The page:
dc.contributor.authorPoulidis, Alexandros P.
dc.contributor.authorPhillips, Jeremy C.
dc.contributor.authorRenfrew, Ian A.
dc.contributor.authorBarclay, Jenni
dc.contributor.authorHogg, Andrew
dc.contributor.authorJenkins, Susanna F.
dc.contributor.authorRobertson, Richard
dc.contributor.authorPyle, David M.
dc.date.accessioned2018-07-27T05:16:56Z
dc.date.available2018-07-27T05:16:56Z
dc.date.issued2018
dc.identifier.citationPoulidis, A. P., Phillips, J. C., Renfrew, I. A., Barclay, J., Hogg, A., Jenkins, S. F., et al. (2018). Meteorological controls on local and regional volcanic ash dispersal. Scientific Reports, 8(1), 6873-.en_US
dc.identifier.issn2045-2322en_US
dc.identifier.urihttp://hdl.handle.net/10220/45311
dc.description.abstractVolcanic ash has the capacity to impact human health, livestock, crops and infrastructure, including international air traffic. For recent major eruptions, information on the volcanic ash plume has been combined with relatively coarse-resolution meteorological model output to provide simulations of regional ash dispersal, with reasonable success on the scale of hundreds of kilometres. However, to predict and mitigate these impacts locally, significant improvements in modelling capability are required. Here, we present results from a dynamic meteorological-ash-dispersion model configured with sufficient resolution to represent local topographic and convectively-forced flows. We focus on an archetypal volcanic setting, Soufrière, St Vincent, and use the exceptional historical records of the 1902 and 1979 eruptions to challenge our simulations. We find that the evolution and characteristics of ash deposition on St Vincent and nearby islands can be accurately simulated when the wind shear associated with the trade wind inversion and topographically-forced flows are represented. The wind shear plays a primary role and topographic flows a secondary role on ash distribution on local to regional scales. We propose a new explanation for the downwind ash deposition maxima, commonly observed in volcanic eruptions, as resulting from the detailed forcing of mesoscale meteorology on the ash plume.en_US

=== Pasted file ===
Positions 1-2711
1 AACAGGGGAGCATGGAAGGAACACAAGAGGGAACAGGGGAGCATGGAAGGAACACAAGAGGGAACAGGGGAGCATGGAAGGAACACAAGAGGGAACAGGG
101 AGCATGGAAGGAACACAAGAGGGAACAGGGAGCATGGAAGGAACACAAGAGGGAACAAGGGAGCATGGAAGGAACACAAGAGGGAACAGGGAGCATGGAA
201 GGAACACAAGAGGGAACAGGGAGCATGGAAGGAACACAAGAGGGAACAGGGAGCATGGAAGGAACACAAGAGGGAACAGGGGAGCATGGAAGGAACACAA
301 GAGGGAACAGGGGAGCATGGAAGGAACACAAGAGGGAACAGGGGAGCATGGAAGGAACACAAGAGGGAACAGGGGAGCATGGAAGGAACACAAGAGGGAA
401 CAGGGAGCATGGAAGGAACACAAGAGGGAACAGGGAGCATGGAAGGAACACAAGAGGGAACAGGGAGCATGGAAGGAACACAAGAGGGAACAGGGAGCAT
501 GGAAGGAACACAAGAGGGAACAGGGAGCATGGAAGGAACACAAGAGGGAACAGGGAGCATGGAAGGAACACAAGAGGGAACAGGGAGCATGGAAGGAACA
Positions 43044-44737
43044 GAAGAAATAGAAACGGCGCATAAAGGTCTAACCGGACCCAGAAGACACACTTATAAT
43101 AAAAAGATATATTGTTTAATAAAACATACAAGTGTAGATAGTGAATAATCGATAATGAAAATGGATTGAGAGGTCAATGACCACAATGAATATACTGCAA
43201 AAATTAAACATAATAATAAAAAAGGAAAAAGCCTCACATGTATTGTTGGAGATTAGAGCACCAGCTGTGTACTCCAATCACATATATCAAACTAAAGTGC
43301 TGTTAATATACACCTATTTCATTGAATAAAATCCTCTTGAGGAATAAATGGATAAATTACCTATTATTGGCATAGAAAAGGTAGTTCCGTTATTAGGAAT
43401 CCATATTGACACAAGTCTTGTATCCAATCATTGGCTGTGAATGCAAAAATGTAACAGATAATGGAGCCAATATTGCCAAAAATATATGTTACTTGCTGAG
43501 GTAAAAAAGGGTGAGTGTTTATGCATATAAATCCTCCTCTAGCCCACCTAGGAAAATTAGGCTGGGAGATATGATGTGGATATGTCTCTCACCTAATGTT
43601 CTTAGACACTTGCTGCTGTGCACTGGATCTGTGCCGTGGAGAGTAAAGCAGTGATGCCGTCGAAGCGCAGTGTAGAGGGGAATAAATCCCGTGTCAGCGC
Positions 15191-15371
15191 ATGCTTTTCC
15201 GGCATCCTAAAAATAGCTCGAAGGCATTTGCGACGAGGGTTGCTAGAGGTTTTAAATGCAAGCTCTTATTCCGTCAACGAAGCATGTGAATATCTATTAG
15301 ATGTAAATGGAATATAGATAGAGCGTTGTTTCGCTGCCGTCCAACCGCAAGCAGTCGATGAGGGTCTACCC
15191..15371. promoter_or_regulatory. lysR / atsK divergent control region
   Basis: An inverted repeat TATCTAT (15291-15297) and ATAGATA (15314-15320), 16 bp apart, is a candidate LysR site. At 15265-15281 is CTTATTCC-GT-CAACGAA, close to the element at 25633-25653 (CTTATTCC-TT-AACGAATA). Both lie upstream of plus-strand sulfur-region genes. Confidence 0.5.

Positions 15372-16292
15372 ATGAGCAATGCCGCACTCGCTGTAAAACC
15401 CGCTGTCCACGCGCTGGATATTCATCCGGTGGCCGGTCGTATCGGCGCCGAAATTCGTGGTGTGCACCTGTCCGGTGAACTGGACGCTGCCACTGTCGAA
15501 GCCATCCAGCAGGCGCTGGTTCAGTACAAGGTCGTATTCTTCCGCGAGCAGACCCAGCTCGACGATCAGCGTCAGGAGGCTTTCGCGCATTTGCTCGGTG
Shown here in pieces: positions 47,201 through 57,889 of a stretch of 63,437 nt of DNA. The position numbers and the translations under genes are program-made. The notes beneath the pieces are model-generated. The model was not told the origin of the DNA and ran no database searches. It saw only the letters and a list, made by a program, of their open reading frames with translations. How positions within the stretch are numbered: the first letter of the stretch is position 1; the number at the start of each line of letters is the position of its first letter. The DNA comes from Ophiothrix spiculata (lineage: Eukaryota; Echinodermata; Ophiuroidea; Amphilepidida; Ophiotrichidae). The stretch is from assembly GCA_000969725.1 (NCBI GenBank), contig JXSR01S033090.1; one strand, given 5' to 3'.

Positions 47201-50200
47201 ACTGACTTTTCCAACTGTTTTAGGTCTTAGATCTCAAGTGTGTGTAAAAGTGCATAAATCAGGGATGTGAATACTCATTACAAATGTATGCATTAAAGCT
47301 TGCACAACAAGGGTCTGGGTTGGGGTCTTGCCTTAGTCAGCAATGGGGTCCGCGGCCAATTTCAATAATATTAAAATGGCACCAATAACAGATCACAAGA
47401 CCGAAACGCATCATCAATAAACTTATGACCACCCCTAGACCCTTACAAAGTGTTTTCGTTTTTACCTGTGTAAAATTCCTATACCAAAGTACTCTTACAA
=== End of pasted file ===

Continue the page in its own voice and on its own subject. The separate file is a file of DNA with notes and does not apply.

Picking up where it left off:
dc.format.extent11 p.en_US
dc.language.isoenen_US
dc.relation.ispartofseriesScientific Reportsen_US
dc.rights© 2018 The Author(s) (Nature Publishing Group). This article is licensed under a Creative Commons Attribution 4.0 International License, which permits use, sharing, adaptation, distribution and reproduction in any medium or format, as long as you give appropriate credit to the original author(s) and the source, provide a link to the Creative Commons license, and indicate if changes were made. The images or other third party material in this article are included in the article’s Creative Commons license, unless indicated otherwise in a credit line to the material. If material is not included in the article’s Creative Commons license and your intended use is not permitted by statutory regulation or exceeds the permitted use, you will need to obtain permission directly from the copyright holder. To view a copy of this license, visit http://creativecommons.org/licenses/by/4.0/.en_US
dc.subjectVolcanic Ash Dispersalen_US
dc.subjectMeteorological Controlsen_US
dc.titleMeteorological controls on local and regional volcanic ash dispersalen_US
dc.typeJournal Article
dc.contributor.researchEarth Observatory of Singaporeen_US
dc.identifier.doihttp://dx.doi.org/10.1038/s41598-018-24651-1
dc.description.versionPublished versionen_US


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